Earlier this week my wife and I decided to consider switching grocery stores. She had recently taken a field trip with our oldest son to a local northeast Ohio grocer, Heinen’s, and was impressed with the “behind the scenes” tour. We had shopped there before, but never really for a full trip so to speak. This past Tuesday morning was our first comprehensive visit to our local store.
Probably more so than any other retail outlet, where one buys groceries garners the highest degree of shopper loyalty I suspect. You go there every week, list in hand, and you learn the layout. The art of navigating the grocery store waters is refined over the course of years. You learn where your bread is at, where the Kalamata olives are…how best to request the week’s cold cuts from the surly deli lady. So switching stores is not to be taken lightly. One year at Thanksgiving I could remember hunting several different stores for specific ingredients that couldn’t be found in our regular store, only to be frustrated by the various layouts. Ultimately, when life is hectic, getting in and out at fast as humanly possible is just as important as quality and pricing.
Having been to our local Heinen’s several times previously we sort of knew what to expect, but we made sure to take our time and visit every part of the store to learn the layout and see how we liked it compared to our regular grocery shopping retailer. Size is the biggest physical difference between old and new. Everything at the other store is bigger….parking lot, product offering, number of checkout stations.
“We could have been shopping in our home, save for the fact that Heinen’s is infinitely cleaner than our home.”
I grabbed a shopping cart that was decidedly smaller than what we were used to, and we started in the produce department. The perceived quality of the produce is higher in my mind at Heinen’s than most other grocery stores. The food is displayed artfully and the saturated colors make you want to start making exotic salads and side dishes. Navigating the area was a challenge, because when you’re new to a store you just don’t know where anything is. We spent probably twice the normal amount of time there, but ultimately got everything we needed. One note, we asked the same produce associate where something was about a half-dozen times and each time instead of just saying “oh, it’s over there” he would walk over and physically show us. I had to ask the wife to ask the last time because I was too embarrassed to ask.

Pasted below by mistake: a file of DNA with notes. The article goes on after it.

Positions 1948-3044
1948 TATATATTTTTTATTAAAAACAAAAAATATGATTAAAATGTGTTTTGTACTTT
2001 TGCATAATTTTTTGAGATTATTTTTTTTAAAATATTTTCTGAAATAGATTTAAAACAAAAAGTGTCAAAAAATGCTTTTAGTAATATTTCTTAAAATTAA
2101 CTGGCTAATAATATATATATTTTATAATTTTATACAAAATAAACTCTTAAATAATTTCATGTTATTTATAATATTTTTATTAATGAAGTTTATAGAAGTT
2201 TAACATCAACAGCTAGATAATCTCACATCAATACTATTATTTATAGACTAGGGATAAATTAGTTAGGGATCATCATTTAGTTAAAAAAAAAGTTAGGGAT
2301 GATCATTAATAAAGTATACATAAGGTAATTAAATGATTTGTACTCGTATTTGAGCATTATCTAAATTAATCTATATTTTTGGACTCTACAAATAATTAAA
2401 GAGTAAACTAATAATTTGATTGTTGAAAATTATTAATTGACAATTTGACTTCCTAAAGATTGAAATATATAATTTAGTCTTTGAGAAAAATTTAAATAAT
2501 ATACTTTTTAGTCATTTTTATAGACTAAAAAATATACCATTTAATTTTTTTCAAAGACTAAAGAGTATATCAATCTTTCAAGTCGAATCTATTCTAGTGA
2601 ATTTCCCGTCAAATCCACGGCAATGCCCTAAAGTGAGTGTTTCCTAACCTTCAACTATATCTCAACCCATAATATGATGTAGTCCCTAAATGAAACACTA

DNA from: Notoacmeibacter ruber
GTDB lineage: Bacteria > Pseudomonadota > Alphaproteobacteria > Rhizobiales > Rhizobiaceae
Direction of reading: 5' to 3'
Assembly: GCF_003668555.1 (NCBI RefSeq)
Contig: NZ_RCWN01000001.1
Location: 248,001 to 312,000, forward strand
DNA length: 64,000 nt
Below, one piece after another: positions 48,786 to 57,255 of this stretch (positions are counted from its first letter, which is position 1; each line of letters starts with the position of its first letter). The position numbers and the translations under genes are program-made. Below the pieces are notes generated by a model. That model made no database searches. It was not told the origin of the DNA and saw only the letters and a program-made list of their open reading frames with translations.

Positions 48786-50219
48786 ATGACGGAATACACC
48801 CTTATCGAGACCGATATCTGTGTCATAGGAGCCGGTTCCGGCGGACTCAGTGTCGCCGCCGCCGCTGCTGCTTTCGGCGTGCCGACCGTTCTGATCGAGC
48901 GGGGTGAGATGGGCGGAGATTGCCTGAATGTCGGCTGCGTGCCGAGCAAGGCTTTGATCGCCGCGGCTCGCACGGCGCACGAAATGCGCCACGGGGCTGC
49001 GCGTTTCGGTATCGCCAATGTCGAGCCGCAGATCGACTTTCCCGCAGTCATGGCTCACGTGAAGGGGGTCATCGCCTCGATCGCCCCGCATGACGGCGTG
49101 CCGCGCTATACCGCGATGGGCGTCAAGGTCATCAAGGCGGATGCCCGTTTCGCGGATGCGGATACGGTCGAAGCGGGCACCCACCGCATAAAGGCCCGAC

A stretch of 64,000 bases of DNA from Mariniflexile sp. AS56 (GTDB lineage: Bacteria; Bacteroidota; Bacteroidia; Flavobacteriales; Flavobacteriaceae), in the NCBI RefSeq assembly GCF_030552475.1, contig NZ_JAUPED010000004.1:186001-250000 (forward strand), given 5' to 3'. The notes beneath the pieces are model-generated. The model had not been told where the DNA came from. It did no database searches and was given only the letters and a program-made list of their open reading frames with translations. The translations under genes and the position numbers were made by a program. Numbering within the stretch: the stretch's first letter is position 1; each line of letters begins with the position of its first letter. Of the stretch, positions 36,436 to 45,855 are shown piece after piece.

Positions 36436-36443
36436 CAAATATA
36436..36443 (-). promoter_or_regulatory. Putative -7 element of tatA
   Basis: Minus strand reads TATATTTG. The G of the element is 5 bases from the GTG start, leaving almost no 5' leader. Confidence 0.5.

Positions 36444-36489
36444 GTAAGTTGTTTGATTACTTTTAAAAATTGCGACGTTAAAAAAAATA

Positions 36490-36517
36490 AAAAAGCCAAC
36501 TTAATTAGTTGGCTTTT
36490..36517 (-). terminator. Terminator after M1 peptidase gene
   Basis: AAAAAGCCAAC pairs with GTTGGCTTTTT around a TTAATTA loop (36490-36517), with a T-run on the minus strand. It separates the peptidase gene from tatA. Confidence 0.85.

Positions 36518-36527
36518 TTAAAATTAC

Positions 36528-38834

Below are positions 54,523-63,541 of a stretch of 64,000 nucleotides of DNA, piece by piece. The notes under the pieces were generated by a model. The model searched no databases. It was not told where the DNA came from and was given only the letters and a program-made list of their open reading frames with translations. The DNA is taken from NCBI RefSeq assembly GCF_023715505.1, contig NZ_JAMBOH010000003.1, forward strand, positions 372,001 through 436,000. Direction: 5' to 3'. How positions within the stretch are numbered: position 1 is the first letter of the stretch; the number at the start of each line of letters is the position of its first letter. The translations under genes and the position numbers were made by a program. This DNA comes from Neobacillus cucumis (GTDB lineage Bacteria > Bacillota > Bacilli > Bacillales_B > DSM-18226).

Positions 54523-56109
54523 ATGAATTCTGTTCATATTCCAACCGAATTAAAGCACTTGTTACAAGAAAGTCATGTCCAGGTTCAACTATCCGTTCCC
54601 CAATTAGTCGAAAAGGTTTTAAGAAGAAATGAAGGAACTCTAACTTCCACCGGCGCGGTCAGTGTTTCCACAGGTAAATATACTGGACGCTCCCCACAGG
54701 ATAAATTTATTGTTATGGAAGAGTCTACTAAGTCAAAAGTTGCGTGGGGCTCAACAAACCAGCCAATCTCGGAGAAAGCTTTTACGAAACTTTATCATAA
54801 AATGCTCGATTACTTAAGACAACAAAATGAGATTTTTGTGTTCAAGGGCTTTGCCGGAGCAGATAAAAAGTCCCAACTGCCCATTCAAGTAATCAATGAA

As we passed down the dairy aisle we were loving the wide open aisles. Grocery shopping was no longer a stressful battle with humanity for nature’s bare essentials. It was a relaxing stroll through wood (patterned vinyl) floors with bright lighting overhead. We could have been shopping in our home, save for the fact that Heinen’s is infinitely cleaner than our home. Granted traffic was light on a Tuesday morning, but I would imagine that even with a Summer weekend or holiday rush the store would be manageable, as opposed to most grocery stores that appear to be selling aisle displays in lieu of food. Just as in the produce department, products throughout the store were arranged in an orderly fashion. Packaging designers should rejoice, for the time taken to organize the product on shelves made good packaging design shout out to guests. In a world where retail designers and marketers spout off about making the product “king“, only to have the system delegate product to an afterthought, saddled with promotional signage and overwrought merchandising schemes; it was refreshing to see restraint and product focused merchandising.